Is it possible that the misuse of one provision of a constitution could transform the constitution itself into a dead letter? Further, what if this provision was presumed to be a state-of-emergency clause concentrating authority in the leader of the Government and restricting the fundamental rights of the citizens in an emergency?
This book is a record of conversations I conducted with Hasebe Yasuo concerning the state-of-emergency clause that the LDP is attempting to add to the Constitution of Japan. The expression in the title, “Nazi’s trick,” originates from the statement “Why don’t we learn from that trick?,” which was made publicly by then-Deputy PM and Finance Minister, Aso Taro, when commenting on the progress of the constitutional reform debate (July 29, 2013). The real significance of the statement “learn from political methods” which a democratic country should definitely not imitate is unfathomable, but one of the tricks the Nazis used to establish a dictatorship was an undeniable result of their misuse of the state-of-emergency clause of the Weimar Constitution. The LDP claims that a state-of-emergency clause is necessary to protect the lives and property of the people of Japan in the event of a large-scale disaster or terrorist attack, but in order to be aware of the worst possible outcome resulting from the presence of this clause in our constitution and a statesman’s misuse of this provision we must correctly understand the actual course of events that transpired in twentieth-century Germany. This thought was the starting point of the conversation.
Professor Hasebe is a renowned expert on constitutional law, which is different from my field, which focuses on the modern and contemporary history of Germany, but he is well versed in German history. Before beginning our conversations, we determined the theme and exchanged resumes; thereafter we talked for several hours during each session. Subsequently, we exchanged and edited each other’s manuscript. We adjusted the order somewhat, but the final version closely follows our discussion. We addressed five topics upon which the chapters of the book are based. We made points regarding each topic which cannot be presented in their entirety here, but here I will partially introduce them.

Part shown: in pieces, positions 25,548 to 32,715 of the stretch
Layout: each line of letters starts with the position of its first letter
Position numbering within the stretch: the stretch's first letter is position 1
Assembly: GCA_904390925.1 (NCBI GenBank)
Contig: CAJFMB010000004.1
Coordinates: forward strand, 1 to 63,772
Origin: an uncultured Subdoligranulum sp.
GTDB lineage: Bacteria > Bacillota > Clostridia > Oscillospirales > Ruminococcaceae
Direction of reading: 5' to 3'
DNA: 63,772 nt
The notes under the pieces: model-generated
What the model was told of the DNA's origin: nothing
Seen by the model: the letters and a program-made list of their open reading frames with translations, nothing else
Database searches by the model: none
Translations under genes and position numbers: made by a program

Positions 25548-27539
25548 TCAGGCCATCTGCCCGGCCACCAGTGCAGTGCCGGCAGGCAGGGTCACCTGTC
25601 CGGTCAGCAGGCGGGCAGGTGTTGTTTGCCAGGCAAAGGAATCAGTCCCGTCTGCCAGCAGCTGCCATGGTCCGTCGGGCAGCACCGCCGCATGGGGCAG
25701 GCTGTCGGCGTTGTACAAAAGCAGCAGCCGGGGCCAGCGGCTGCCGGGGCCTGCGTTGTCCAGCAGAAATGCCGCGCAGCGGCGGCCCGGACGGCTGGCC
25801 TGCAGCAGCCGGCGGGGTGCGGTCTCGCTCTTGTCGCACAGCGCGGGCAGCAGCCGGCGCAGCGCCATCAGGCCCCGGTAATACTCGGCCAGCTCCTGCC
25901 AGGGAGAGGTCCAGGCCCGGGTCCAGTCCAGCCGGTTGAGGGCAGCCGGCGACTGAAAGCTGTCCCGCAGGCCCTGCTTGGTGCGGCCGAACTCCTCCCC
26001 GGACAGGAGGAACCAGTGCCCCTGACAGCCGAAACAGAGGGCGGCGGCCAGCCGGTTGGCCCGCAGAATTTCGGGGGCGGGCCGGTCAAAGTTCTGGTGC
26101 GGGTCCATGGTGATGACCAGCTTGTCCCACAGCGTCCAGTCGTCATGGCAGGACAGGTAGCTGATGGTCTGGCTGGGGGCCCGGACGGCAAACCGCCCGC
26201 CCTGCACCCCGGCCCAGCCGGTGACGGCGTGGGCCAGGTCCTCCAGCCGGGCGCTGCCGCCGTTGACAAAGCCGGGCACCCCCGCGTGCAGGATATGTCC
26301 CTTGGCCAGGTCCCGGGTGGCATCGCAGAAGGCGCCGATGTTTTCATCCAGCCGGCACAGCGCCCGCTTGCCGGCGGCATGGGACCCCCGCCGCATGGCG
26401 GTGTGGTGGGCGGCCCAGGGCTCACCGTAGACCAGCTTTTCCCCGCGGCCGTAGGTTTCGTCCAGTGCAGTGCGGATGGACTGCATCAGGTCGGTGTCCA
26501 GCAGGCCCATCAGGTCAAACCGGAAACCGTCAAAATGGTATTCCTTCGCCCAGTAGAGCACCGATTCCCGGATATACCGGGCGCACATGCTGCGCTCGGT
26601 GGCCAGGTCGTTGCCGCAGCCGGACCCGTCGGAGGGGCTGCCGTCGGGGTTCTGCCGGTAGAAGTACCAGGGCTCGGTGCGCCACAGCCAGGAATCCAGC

Chapter 1 addresses “the Nazi’s trick” and is a discussion on the danger that is inherent in a state-of-emergency clause, but one point that I want to highlight here is that Hitler was not the first person to abuse the state-of-emergency clause. In the final years of the Weimar Republic, a series of chancellors misused the clause owing to different individual motives, resulting in the emasculation of parliamentary democracy. After finally being appointed to the position of Chancellor, Hitler built upon this success by, unsurprisingly, misusing the state-of-emergency clause to open the door for the enactment of the Enabling Act, giving the coup de grâce to parliamentary government. A state-of-emergency clause is dangerous and a political leader faced with difficulties, even one who is not as extreme as Hitler, can employ it with ease.
Chapter 3 explains the reasons that, despite this danger, postwar Germany wrote a state-of-emergency clause into its constitution (basic law) and describes the kinds of strict mechanisms it created to prevent misuse from ever occurring. We thoroughly explored this issue because we hope to suggest the importance of learning the lesson it provides to readers, in addition to the fact that a basic law comprises a set of "permanent provisions" which cannot be revised under any circumstances whatsoever. In Chapter 4, we discuss the reasons the state-of-emergency clause of Japan is more dangerous than that of Germany. We considered the problem with the Japanese administration of Justice that is still guided by the theory of “Act of State,” which declares that “A court shall not exercise authority of judicial review concerning highly political questions.” We concluded that adding a state-of-emergency clause to the Constitution of Japan without eliminating this legal principle would be an incredibly dangerous action.
(Written by Yuji Ishida, Professor of Graduate School of Arts and Sciences / 2019)